Better Faster Lighter Java [Electronic resources] نسخه متنی

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Better Faster Lighter Java [Electronic resources] - نسخه متنی

Justin Gehtland; Bruce A. Tate

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3.1 Understanding the Problem

Communication is a huge part of programming. Writing better Java won't do you any good if you're building the wrong thing: you must understand before you can code. As you advance in your programming career, you'll find that more and more of your job demands effective communication. It doesn't really matter where your requirements come fromyour team lead, an analyst, or the customer. In each case, your first job is to accurately gather each requirement and focus your customer on what you can reasonably achieve with your resources at hand. Don't plow your customer under with enormous requirements and arcane design documents. If the customers can't understand your documents, they can't focus on the real issues. Like your code, keep your requirements simple and clear.

If you don't like communication, I've got news for you: things are going to get worse before they get better. In a global economy, you've got to be efficient. Increasingly, that means developers must handle more and more of the software development process. Out of college, I worked for the largest software company in the world. We had more testers than coders on a project (often, by a factor of 3 to 1), and teams of 10 planners supporting 40 developers. The overall effort was 200 developers strong. Now, that project might use 10 developers and half the original timeframe to develop the same piece of software. Since the development of better automation and unit testing, each modern developer must shoulder more of the testing load. Coders also do more design work and planning than ever before. However, experience shows that many of those developers are not equipped to handle many of the increased planning and analysis roles that they face.

3.1.1 Gathering Requirements

This book would not do its readers justice if we didn't talk about dealing with change from a process perspective. If you're one of those shops that tries to do more with less, you need to do two things in the planning process: first, weed out software requirements that don't contribute much to the final project, and second, weed out unnecessary work that supplements traditional development but does not contribute much to the overall content or quality of your code.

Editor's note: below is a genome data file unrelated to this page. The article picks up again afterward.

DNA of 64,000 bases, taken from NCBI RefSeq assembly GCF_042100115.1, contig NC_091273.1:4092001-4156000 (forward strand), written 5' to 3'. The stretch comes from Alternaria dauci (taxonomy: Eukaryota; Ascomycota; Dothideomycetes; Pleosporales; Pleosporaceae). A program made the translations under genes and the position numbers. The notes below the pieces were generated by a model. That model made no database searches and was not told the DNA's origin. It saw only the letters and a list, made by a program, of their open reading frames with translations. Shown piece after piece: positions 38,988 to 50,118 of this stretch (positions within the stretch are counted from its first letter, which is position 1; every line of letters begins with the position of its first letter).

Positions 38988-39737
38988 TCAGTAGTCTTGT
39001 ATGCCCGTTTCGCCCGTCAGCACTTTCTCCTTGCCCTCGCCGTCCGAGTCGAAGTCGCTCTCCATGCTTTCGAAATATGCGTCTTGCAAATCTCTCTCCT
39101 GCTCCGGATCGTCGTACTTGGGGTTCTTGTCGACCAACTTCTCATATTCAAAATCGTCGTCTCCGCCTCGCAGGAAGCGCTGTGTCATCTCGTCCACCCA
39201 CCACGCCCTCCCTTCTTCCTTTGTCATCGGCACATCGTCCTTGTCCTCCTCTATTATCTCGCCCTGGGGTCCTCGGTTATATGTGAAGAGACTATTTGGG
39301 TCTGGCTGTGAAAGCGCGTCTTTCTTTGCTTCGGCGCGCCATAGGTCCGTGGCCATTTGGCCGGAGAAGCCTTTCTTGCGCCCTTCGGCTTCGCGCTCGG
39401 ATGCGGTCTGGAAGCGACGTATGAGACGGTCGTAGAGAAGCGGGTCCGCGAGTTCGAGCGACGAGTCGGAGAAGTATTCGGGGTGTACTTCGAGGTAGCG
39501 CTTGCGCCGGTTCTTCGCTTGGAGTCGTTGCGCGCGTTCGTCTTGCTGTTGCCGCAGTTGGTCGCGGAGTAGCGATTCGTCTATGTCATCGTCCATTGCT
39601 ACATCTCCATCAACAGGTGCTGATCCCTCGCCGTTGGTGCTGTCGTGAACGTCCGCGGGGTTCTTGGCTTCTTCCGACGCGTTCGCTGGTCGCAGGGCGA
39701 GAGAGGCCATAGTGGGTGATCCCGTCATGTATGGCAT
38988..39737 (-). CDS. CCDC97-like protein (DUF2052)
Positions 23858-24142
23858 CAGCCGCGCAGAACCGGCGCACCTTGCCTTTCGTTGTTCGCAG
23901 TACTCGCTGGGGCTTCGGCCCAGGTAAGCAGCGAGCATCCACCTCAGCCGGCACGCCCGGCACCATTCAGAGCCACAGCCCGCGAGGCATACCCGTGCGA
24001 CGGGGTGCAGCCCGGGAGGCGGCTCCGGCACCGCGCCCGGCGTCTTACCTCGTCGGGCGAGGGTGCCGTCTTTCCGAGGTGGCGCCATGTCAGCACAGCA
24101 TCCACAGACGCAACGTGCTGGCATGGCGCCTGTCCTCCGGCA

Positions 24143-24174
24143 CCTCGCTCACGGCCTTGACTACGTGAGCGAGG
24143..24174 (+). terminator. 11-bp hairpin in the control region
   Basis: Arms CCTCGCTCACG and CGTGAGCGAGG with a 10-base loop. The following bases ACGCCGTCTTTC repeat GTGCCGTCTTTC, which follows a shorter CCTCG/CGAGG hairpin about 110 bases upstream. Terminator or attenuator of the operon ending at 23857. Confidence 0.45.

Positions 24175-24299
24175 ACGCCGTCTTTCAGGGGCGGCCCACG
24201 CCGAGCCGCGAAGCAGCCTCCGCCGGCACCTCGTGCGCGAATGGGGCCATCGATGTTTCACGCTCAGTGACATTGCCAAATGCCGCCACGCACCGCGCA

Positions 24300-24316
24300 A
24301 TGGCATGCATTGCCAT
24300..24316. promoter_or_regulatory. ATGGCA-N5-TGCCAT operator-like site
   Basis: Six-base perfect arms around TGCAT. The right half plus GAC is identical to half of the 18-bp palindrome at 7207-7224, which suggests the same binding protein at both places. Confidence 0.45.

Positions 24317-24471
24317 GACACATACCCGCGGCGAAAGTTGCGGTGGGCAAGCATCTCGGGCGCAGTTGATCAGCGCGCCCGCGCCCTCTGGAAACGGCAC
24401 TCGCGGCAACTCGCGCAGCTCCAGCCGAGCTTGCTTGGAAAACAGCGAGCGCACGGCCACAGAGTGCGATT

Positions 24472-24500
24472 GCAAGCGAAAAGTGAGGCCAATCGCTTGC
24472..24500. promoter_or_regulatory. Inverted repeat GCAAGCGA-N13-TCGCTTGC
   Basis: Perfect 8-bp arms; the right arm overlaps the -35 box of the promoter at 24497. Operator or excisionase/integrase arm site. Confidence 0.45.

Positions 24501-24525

Many programmers believe that they need to build object-oriented design documents like class diagrams or object interaction diagrams in order to support development. The danger with this approach is that you can spend too much time maintaining your design documentation, and not enough time building working code. The best design resources are a lightweight requirements list, working code, and an on-site customer. A requirements document often consists of little more than single line items, each taking less than half a day to several days to complete. Often, you don't need formal project management software. I've managed requirements with expensive project management tools, word processor documents, and spreadsheets. Low tech usually works better than high tech.

3.1.2 Controlling Scope Creep

Once you've got requirements together, you'll want to keep a manageable scope. I often spend a good deal of my time improving communication and understanding at client sites. By far, the biggest problems I encounter come from controlling the scope and expectations of the project. Often, the power comes from a pocketbook, so it's tempting for those in charge to try to add whatever features they want, whenever they want them. There's a necessary tension between productivity and change. Many teams succeed because they adapt to rapidly changing requirements, but just as many projects falter because teams fail to adequately control scope. This is the central problem in software development. The only way to effectively develop software is to succeed at solving this problem.

3.1.2.1 Managing good change